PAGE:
Newspaper article The Florida Times Union

Candidates for U.S. Senate Draw Contrasts

Newspaper article The Florida Times Union

Candidates for U.S. Senate Draw Contrasts

Article excerpt

TALLAHASSEE -- Democrat Bill Nelson wants to reduce the federal debt. Republican Bill McCollum wants to cut taxes.

On these, as on many other issues, the candidates for the U.S. Senate seat being vacated by Sen. Connie Mack echo the debate between presidential nominees Al Gore and George W. Bush in philosophy, if not in all details.

Although Nelson parted company with the Clinton administration on the estate tax, favoring its repeal, his position is similar to Gore's in emphasizing the need to use a large portion of the projected budget surplus for debt reduction.

The savings on interest would shore up Social Security while still leaving some of the surplus for targeted tax cuts and spending increases, Nelson says.

McCollum, like Bush, supports bigger tax cuts and a smaller amount for spending and debt reduction than the Democrats.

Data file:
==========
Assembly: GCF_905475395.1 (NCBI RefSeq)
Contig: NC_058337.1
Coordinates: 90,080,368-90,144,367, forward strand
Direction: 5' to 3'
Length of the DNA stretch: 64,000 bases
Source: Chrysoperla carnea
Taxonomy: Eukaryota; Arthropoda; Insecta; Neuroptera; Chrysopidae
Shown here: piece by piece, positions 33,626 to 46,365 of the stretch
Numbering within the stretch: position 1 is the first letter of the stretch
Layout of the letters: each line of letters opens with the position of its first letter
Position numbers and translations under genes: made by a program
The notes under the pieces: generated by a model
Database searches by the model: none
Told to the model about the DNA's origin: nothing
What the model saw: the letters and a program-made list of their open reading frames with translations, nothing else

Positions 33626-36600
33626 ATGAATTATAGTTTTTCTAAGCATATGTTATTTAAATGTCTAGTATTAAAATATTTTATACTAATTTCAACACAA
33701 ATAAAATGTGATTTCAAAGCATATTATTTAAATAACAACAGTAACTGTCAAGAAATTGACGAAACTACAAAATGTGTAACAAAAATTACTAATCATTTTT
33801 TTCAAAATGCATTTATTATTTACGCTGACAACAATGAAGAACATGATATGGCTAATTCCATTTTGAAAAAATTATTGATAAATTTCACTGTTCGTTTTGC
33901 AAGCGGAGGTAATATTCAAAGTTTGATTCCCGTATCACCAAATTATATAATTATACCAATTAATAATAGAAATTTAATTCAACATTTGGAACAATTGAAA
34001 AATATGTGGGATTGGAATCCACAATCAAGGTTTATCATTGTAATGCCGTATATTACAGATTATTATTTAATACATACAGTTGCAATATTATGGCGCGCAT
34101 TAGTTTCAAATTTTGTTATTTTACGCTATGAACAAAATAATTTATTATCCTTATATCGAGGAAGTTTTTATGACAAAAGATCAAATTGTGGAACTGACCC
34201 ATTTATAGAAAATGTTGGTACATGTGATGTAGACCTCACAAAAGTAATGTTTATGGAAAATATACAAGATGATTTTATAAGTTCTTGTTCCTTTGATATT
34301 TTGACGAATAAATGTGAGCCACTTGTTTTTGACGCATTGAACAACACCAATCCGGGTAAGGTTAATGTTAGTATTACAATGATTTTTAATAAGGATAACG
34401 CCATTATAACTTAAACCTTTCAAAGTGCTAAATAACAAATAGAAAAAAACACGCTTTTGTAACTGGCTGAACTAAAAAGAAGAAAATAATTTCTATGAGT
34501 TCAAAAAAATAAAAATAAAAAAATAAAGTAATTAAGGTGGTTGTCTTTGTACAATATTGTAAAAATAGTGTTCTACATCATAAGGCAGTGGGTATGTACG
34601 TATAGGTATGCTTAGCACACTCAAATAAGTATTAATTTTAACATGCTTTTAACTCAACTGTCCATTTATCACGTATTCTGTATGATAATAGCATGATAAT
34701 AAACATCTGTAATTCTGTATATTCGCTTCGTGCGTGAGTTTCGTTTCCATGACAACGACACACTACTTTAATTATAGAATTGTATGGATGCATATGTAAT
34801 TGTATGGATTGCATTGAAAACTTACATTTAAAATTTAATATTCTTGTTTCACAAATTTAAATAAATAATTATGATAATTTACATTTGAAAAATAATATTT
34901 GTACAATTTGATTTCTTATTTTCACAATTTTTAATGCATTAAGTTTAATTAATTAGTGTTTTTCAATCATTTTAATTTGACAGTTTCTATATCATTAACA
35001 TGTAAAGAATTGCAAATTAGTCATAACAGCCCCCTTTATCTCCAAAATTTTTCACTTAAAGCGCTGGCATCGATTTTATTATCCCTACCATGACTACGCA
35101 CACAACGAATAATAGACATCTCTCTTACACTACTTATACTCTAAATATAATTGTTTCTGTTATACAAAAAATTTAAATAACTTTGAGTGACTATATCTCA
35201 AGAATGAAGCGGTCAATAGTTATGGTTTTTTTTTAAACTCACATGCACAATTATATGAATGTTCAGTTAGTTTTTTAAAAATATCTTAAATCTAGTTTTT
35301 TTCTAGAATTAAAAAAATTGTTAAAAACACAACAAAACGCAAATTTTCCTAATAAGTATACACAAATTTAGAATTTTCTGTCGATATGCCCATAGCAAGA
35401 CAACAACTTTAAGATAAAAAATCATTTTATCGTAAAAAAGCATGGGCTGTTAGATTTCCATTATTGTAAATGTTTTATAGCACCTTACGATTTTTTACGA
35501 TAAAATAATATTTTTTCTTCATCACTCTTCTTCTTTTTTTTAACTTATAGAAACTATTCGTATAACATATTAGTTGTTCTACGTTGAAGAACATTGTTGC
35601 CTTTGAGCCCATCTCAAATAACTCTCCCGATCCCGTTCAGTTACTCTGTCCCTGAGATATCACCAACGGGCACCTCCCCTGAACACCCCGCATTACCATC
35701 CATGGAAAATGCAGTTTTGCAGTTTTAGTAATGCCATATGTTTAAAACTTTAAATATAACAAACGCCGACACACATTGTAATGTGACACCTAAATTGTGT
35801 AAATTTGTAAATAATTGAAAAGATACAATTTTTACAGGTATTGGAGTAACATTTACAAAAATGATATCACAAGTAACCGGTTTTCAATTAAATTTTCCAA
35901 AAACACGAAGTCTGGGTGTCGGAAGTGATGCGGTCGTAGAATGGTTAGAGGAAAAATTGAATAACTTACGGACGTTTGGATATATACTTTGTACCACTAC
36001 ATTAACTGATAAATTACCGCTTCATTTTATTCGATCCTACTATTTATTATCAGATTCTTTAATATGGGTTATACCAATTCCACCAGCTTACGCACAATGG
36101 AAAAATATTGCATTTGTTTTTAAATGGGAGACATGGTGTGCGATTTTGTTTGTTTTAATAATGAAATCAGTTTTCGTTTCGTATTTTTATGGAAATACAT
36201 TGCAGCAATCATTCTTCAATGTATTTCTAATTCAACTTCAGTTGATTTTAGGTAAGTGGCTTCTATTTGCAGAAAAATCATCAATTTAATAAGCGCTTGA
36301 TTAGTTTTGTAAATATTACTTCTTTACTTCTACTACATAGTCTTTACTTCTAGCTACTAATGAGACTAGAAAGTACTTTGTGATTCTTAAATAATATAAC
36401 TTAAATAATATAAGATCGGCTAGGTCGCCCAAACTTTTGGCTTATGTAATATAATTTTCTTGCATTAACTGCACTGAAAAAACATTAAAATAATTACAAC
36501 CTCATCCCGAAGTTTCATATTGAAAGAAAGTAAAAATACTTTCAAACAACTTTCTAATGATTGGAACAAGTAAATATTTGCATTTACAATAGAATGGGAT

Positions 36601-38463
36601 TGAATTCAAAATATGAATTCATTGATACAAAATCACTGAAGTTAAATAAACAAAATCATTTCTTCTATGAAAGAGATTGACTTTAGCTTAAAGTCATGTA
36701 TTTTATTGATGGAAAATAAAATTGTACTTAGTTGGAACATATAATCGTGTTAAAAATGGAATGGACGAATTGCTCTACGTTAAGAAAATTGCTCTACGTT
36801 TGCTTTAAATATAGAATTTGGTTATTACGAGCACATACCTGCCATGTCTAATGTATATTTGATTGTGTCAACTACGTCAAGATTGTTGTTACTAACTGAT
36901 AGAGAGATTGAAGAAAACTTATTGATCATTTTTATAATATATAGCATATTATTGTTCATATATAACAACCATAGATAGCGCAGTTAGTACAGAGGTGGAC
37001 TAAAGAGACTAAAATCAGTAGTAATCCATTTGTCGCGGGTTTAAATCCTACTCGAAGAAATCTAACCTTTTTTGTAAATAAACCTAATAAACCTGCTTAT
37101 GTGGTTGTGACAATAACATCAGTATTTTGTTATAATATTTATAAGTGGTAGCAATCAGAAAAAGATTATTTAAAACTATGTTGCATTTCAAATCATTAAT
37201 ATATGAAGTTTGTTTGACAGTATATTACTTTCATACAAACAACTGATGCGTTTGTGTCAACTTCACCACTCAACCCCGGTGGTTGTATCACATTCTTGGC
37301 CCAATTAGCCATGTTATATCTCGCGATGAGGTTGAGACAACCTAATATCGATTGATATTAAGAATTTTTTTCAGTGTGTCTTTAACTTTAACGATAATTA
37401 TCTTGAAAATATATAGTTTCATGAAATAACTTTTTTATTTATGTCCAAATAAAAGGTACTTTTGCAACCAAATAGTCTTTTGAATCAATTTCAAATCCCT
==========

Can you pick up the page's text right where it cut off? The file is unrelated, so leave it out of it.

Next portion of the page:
McCollum not only wants the estate tax eliminated, he wants to do away with the capital gains tax, lower income-tax rates, remove the marriage penalty and require a two-thirds majority vote of Congress to raise taxes.

Prescription drugs is another area in which McCollum and Nelson have positions similar to their parties' presidential standard-bearers.

McCollum, the Republican, emphasizes a limited government role and a choice of providers.

Nelson, the Democrat, calls that "a $40 billion subsidy for insurance companies" and says he supports an approach more like Gore's, in which the government would subsidize drug purchases under the Medicare plan.

There are real differences, too, on many other issues, from abortion to Social Security.

McCollum opposes abortions except to save the life of the mother and accuses Nelson of switching his position from anti-abortion to pro-abortion rights.

Nelson says he has always supported abortion rights, but with qualifications. He opposes the late-term, partial-birth abortion procedure except when the life or health of the mother is at stake and is against federal funding for abortions except in cases of rape, incest or when necessary for the life or health of the mother. …

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